Master of Science in Biology

Department website:

Goals and Program Description 

The Master of Science (M.S.) in Biology degree is designed to enable students to develop an advanced understanding of the biological sciences and the capability to teach or conduct biological research. Programs are flexible and can be tailored to satisfy the professional and goals of each student, preparing students for careers in industry or for advanced study in the life and health sciences. 

Admission Requirements

Students must meet departmental graduate program admission requirements. Students will normally be required to satisfy deficiencies of any courses typically required for a bachelor’s degree in biology or a related field. 

General and Course Requirements 

Incoming M.S. students are required to take a diagnostic examination to assess the depth of their background in biological science and to help plan the Program of Study. The diagnostic exam must be completed in the student’s first semester (as part of BIOL 6690), is conducted by an exam committee appointed by the Chair of the Graduate Committee, and results in a diagnostic exam report. See the Biology Graduate Program website for guidelines and other information.

An advisory committee will guide each student in establishing his or her Program of Study based upon the student’s diagnostic exam report, background, and research interests. Formation of the advisory committee will occur in the student’s first semester. A minimum of 30 credit hours is required for graduation, including at least 16 credits earned at the 6600 level in biology. In addition to the courses required for all biology graduate students, M.S. students are required to take the following courses:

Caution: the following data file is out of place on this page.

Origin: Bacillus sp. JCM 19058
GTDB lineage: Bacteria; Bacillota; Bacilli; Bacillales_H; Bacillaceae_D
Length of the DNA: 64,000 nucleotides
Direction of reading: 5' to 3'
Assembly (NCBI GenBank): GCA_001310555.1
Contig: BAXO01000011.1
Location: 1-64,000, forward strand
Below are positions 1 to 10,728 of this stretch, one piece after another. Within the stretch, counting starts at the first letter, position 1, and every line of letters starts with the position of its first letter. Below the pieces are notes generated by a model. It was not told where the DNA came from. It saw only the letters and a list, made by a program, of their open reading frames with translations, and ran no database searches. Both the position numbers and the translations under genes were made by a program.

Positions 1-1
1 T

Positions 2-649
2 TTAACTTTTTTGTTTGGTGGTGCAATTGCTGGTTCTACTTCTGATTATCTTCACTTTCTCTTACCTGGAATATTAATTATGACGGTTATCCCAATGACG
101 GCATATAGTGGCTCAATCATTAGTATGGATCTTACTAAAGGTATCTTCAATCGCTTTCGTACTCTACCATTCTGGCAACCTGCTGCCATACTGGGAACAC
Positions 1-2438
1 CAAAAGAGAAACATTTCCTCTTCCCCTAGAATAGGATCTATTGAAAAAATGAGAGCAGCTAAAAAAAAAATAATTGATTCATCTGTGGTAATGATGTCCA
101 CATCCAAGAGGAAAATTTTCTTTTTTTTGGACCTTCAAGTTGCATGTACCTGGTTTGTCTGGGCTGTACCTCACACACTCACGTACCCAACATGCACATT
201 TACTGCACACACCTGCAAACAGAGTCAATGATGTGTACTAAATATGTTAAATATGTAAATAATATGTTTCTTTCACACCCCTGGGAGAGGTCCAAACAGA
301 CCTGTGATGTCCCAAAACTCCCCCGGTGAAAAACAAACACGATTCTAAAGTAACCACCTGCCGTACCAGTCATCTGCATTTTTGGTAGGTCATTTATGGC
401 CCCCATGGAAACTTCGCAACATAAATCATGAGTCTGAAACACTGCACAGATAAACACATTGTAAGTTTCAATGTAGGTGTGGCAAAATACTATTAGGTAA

The remaining 14 credits may be earned at the 5500 or 6600 level, of which eight credits may come from a related discipline. Courses, seminars, special projects, or readings assigned by the student’s advisory committee will provide mastery in core conceptual areas in the biological sciences, including genetics and evolution; anatomy and physiology of animals or plants; cell biology, biochemistry, or molecular biology; and ecology. Students are encouraged to develop a research tool, which can be accomplished by taking classes in biometry, microscopy, or a related field outside the biological sciences, such as geology, engineering, economics, or computer science. 

Research Requirements

A substantial, original research project is required, culminating in a written thesis and oral presentation of the findings at a Biological Sciences department seminar. A thesis proposal must be completed in the student’s second semester (typically spring); a written proposal will be given to the advisory committee 1 week prior to a proposal seminar (presented to the department as part of BIOL 6691), to be followed by a proposal defense. The successful proposal defense will result in the development and submission of a Program of Study to the program director. Graduate students may not sign up for BIOL 6650 (Thesis) until their thesis proposal has been presented to the department and approved by their advisory committee. 

Following completion of an original thesis research project and written thesis, the student will present his or her research findings in a seminar presented to the department, followed by a satisfactory oral defense to the advisory committee.

Additional details regarding the graduate timeline and procedures are available on the ISU Department of Biological Sciences website.